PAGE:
Freedom Ridge Estate is a gorgeous almost 10,000 sq/ft home built on 26 pristine acres. Designed by Frank Lloyd Wright's protege, John Howe, this prairie/craftsman style home is one of a kind, and a beauty to behold. A breathtaking 70 by 70 octagon garden room is the hub of this estate, boasting a 20 by 40 foot pool, six person hot tub, stone fireplace, waterfall pond and multiple exits to 1,700 sq ft of decking. The dream kitchen includes Sub-Zero, Wolf and Melie, custom pecan cabinetry, a new tile back-splash, granite counters and more. Multiple entertaining areas and 5 beds, 6 full and 3/12 baths make it a fabulous corporate retreat. Historic farm house and barns included. 30 minutes to Madison or world famous Wisconsin Dells. Call Tom Tarrolly @ 608-695-8555 for a personal showing. This home is listed for sale for $3,250,000 at S7708 Freedom Road, North Freedom, WI, 53591 with Lake, Luxury & Historic Homes.
Views: 3205 Lake, Luxury & Historic Homes - Madison
22828 NE 61st Street, Redmond WA 98053, MLS 361907, www.cbbain.com/361907. Call Chip Dusseau-425-830-3789, [email protected] Priced at -$1,100,000 Affection for harmony and serenity await you at The Treehouse, a Frank Lloyd Wright inspired masterpiece by Page and Beard Architects. Wander into this fusion of filtered light and captivating angles where artisan imagination comes to life. Organic craftsmanship marries the wilderness with nature's blessing. Become one with the environment as you experience a serene moment with Koi and morning's songs. An escape worth embracing. Enter through the custom leaded glass doors to the inviting foyer that opens into the expansive space in the great room-warm, bright and so welcoming. The family room has a conversation area near the fireplace plus a comfortable lounge area with media built-ins. Custom hanging fixture by Charles Loomis. Warm woods in a truly functional gourmet kitchen, extensive use of granite, tile, under cabinet windows overlooking the patio, gardens and pond areas. The dining room-a private world with glass wall opening to its own serene patio. Entire second level is a secluded sumptuous master suite with two fireplaces, sitting area opening to private balcony , spa bath and luxury dressing area. Two oversized additional bedrooms and separate guest suite with bath. Only the finest of materials used in the baths too-slate and limestone tiles, under lighted glass sink in powder room and cozy fireplace in master bath. Lush natural plantings surround the patio where you are one with nature. Enjoy your own koi pond that is designed to foil herons and raccoons. Detached 960 sq ft 3 bay detached workshop with radiant heated floor and massive storage walls was the domain of automotive legend Peter Brock. Only 10 minutes Microsoft, 15 minutes to Bellevue and 25 minutes to Seattle. Highly rated Lake WA Schools: Dickinson EL, Evergreen JH, Eastlake HS 3 BR, Den/Guest room, 3 BTH, 3 fireplaces, 3220 SQ.FT., 37,324 SQ.FT. lot., $7692 Taxes (Music by Jason Shaw, audionautix)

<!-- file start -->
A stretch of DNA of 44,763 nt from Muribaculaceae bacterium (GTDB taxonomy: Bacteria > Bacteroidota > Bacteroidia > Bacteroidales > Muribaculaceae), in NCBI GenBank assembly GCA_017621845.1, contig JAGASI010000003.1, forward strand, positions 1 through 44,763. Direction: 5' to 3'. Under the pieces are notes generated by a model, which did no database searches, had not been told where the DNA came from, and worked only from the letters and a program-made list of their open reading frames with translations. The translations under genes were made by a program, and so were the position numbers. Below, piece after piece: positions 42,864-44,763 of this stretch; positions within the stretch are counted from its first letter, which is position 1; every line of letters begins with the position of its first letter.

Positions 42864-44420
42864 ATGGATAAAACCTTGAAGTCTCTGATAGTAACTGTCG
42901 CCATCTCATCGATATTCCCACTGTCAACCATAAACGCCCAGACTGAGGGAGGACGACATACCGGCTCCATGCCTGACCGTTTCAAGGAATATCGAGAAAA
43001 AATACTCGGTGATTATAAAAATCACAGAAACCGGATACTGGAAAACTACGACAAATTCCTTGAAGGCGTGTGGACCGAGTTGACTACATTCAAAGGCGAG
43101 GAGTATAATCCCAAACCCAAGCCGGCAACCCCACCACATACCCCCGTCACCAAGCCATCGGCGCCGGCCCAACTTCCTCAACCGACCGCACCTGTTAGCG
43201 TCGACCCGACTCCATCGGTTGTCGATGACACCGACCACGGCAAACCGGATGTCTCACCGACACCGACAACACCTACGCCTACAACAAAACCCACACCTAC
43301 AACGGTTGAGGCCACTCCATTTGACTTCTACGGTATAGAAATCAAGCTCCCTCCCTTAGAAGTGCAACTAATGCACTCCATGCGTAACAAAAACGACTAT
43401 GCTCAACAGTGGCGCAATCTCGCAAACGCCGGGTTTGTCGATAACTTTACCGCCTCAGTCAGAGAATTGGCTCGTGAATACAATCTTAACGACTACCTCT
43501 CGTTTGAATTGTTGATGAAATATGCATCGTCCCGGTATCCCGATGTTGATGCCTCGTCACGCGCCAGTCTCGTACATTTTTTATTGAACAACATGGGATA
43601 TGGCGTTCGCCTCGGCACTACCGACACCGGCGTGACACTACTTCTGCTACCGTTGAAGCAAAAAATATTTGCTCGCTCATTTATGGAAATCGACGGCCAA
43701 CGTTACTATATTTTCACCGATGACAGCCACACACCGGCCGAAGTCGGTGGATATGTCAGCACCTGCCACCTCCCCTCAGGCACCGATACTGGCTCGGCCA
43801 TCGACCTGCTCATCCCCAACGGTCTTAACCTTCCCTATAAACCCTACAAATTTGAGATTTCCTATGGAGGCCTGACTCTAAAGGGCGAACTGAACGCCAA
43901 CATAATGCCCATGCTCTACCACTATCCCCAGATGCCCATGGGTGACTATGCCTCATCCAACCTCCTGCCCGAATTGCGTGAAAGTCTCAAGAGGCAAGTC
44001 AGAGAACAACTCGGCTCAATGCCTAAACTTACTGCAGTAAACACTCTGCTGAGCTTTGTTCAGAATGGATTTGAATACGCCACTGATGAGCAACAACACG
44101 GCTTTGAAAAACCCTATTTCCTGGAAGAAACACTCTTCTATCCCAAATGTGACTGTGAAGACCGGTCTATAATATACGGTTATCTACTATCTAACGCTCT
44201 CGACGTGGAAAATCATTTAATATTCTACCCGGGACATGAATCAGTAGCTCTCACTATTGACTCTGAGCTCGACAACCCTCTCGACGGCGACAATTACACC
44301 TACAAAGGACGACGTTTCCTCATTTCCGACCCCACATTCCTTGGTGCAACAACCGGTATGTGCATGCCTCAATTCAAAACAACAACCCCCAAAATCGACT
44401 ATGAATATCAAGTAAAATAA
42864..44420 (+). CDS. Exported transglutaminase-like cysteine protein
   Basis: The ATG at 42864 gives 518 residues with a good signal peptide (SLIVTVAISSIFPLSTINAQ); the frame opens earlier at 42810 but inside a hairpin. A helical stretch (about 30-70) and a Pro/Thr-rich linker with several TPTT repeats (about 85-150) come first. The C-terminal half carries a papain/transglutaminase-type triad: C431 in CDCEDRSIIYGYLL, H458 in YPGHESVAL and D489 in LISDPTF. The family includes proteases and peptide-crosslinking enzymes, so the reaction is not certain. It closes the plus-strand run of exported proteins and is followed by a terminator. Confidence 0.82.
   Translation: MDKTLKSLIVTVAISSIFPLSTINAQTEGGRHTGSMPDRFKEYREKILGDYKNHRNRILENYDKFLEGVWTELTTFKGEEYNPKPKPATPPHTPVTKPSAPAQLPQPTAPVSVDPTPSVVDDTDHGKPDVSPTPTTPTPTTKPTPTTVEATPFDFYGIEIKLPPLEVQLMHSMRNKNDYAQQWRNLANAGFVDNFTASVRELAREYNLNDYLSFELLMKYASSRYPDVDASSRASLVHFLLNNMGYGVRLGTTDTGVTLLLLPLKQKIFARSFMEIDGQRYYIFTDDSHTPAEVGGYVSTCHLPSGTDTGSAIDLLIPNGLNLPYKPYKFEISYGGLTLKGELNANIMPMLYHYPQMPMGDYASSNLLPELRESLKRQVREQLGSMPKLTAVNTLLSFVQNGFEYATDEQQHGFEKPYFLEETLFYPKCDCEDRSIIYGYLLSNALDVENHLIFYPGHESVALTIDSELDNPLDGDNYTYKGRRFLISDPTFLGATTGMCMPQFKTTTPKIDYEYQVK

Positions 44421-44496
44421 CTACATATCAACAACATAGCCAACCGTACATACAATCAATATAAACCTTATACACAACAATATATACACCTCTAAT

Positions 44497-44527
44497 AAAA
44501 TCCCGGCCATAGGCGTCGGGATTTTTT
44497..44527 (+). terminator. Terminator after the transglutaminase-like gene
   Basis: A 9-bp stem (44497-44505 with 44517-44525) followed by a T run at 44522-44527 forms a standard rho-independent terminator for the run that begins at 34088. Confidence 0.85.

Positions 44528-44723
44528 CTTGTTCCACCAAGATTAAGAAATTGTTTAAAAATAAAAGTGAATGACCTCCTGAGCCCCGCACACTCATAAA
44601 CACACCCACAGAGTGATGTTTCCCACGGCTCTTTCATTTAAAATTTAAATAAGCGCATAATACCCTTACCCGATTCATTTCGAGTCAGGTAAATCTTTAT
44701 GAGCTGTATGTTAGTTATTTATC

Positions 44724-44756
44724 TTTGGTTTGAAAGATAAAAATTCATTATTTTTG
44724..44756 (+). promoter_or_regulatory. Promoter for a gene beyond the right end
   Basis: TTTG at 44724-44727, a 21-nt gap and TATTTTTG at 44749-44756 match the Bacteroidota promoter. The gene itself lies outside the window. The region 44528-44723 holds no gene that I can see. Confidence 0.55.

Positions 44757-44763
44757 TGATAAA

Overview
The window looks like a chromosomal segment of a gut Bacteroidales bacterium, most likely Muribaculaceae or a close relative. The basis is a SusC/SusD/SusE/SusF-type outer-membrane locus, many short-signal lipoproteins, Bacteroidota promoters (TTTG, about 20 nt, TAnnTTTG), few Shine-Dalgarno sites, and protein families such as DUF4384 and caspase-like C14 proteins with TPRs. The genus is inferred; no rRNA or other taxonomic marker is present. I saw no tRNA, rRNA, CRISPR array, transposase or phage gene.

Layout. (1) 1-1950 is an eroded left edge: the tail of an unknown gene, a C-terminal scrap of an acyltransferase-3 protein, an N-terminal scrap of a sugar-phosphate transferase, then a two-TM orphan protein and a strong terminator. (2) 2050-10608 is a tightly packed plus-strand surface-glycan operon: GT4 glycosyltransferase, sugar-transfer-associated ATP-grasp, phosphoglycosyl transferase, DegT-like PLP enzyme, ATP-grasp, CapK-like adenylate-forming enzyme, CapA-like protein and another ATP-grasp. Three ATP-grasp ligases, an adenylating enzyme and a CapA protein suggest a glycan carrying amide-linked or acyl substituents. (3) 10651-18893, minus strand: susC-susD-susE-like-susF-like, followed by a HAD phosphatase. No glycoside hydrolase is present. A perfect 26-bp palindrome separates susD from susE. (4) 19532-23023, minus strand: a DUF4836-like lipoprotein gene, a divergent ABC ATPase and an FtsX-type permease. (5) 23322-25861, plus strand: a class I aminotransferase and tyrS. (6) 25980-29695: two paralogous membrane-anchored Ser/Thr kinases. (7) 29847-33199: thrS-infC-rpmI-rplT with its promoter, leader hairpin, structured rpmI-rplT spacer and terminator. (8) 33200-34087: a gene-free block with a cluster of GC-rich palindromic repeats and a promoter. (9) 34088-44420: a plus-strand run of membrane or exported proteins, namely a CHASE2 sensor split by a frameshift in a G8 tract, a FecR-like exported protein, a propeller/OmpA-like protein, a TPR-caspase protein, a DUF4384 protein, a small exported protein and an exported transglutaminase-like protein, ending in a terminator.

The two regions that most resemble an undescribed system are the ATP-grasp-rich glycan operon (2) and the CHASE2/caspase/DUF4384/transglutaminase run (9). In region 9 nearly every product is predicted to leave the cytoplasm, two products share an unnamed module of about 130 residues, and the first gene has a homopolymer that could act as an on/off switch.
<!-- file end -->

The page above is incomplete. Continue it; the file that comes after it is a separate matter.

Views: 892 Chip Dusseau
Frank Lloyd Wright is one of the world’s most celebrated architects, and he spent much of his life living and working in Wisconsin. Established in 2016, the Frank Lloyd Wright Trail takes visitors along a self-guided driving tour to nine stops across southern Wisconsin tracing Wright’s steps from his birthplace to some of his most famous buildings. Mariah kicks things off in Racine at SC Johnson’s world headquarters before heading to Wingspread, one of the largest prairie-style homes Wright ever designed. Jake picks up the trail in Madison, where he explores the Monona Terrace, a building Wright originally designed in the 1930s, and the First Unitarian Society Meeting House, a building with a very personal connection to the famous architect. The DW crew then follows the trail to Spring Green, a place Wright called home for many years, and Mariah and Jake meet some of the people who have dedicated their lives to preserving Wright’s architectural legacy. Meanwhile, Stephanie Klett, Secretary of the Wisconsin Department of Tourism, visits Taliesin, Wright’s very own estate, where she hears the stories of those who knew Frank Lloyd Wright personally. Don’t miss this incredible journey on the Frank Lloyd Wright Trail!
Views: 3414 Discover Wisconsin